The long term goal of this project is to provide a detailed molecular description of in vivo functions of the Werner syndrome protein (WRN, also known as RECQ3 or RECQL2) in human somatic cells.
Specific Aims focus on answering three questions: 1. defining the WRN functional pathway in human somatic cells; 2. identifying in vivo substrates for WRN function in human somatic cells; and 3. determining DNA damage response pathway activation and responsiveness in cells lacking WRN function. This work will test four hypotheses: 1) that WRN acts in somatic cells to resolve aberrant DNA structures or promote the repair of DNA damage that can block, stall or disrupt DNA replication during S-phase; 2) that WRN may play a direct role in the repair of stalled or regressed replication forks; 3) that these resolution/repair functions depend on both catalytic activities of the WRN protein; and 4) that DNA damage response pathways are constitutively activated in human somatic cells that lack WRN, leading to decrements in cell cycle progression, viability and genomic stability. The identification of physiologic roles for the WRN protein in nucleic acid metabolism will provide a detailed understanding of how WRN acts to insure genomic stability, and a model to determine how loss of WRN function promotes the genetic instability, mutagenesis and cellular growth deficits that are central to Werner syndrome pathogenesis.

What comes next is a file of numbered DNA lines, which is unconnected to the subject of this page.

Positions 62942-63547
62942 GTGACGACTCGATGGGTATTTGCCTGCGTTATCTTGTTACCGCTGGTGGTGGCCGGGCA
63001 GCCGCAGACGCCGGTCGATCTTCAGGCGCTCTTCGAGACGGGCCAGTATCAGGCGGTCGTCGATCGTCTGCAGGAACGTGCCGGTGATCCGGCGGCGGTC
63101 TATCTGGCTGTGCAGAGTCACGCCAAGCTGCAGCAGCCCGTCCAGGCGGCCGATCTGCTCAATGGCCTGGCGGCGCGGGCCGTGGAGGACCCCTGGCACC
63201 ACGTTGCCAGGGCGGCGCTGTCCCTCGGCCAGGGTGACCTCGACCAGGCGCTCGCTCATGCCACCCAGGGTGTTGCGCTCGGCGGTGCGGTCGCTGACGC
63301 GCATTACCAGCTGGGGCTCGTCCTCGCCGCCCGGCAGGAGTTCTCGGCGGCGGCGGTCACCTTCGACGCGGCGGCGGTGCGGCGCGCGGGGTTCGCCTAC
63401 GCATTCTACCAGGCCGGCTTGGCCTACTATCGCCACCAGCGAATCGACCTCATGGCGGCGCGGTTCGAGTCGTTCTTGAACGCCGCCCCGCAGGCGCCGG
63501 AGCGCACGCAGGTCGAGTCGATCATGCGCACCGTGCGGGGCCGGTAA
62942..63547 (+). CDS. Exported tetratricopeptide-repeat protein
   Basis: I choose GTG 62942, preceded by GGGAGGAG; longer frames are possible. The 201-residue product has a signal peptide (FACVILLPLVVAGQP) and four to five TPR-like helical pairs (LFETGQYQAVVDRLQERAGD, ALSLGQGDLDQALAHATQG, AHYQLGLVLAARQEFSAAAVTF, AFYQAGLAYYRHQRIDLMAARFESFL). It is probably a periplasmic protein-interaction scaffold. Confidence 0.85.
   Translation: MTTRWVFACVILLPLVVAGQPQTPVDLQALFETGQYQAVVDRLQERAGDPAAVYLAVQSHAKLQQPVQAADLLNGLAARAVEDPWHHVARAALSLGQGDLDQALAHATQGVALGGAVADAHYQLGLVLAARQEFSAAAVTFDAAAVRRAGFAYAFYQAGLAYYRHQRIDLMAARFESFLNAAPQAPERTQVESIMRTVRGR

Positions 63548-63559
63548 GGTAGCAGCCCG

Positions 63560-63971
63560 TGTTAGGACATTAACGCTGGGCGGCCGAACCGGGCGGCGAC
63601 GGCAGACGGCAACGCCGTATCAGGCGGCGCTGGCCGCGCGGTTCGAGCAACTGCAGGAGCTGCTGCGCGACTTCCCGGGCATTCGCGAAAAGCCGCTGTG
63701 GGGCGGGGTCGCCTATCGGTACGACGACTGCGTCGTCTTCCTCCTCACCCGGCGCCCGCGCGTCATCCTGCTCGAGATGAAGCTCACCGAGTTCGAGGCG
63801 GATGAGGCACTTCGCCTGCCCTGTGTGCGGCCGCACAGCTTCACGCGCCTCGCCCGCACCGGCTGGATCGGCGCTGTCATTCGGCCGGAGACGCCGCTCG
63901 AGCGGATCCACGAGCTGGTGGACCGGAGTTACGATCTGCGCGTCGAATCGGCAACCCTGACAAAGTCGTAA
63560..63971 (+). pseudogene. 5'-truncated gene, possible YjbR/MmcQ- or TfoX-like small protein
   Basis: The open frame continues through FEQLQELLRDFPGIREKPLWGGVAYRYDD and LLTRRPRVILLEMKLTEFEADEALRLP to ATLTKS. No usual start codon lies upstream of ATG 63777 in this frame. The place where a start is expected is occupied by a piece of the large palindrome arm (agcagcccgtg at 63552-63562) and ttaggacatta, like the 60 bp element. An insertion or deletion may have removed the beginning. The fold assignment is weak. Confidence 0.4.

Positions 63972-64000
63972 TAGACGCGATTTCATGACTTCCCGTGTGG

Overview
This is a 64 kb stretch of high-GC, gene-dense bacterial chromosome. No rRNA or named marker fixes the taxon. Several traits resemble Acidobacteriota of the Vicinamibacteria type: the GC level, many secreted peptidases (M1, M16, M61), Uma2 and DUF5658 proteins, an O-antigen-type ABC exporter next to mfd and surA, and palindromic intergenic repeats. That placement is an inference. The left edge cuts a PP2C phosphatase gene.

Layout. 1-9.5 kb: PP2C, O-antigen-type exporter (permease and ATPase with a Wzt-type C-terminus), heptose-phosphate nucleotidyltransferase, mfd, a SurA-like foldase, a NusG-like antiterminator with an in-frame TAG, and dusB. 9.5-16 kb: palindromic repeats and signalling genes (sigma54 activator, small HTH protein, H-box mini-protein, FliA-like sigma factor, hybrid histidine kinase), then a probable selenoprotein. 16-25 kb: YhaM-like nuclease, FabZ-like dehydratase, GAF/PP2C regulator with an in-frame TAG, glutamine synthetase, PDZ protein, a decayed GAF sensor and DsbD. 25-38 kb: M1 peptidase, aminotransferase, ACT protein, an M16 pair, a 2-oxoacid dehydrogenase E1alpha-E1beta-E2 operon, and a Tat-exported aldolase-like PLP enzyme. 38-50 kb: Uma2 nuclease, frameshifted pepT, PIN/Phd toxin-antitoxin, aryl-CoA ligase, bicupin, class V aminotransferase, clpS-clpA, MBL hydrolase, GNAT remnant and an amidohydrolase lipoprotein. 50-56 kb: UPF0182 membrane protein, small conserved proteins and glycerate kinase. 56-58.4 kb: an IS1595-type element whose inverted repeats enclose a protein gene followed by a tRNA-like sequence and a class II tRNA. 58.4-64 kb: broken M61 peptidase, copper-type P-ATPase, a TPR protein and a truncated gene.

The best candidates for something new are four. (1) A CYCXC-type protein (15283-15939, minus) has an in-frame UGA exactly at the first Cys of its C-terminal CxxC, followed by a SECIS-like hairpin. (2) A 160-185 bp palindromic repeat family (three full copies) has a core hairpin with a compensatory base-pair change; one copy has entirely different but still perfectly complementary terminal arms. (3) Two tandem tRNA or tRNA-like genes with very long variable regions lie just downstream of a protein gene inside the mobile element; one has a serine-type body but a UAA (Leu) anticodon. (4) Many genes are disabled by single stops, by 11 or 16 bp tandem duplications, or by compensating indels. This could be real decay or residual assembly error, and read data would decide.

National Institute of Health (NIH)
National Cancer Institute (NCI)
Research Program Projects (P01)
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Subcommittee G - Education (NCI)
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University of Washington
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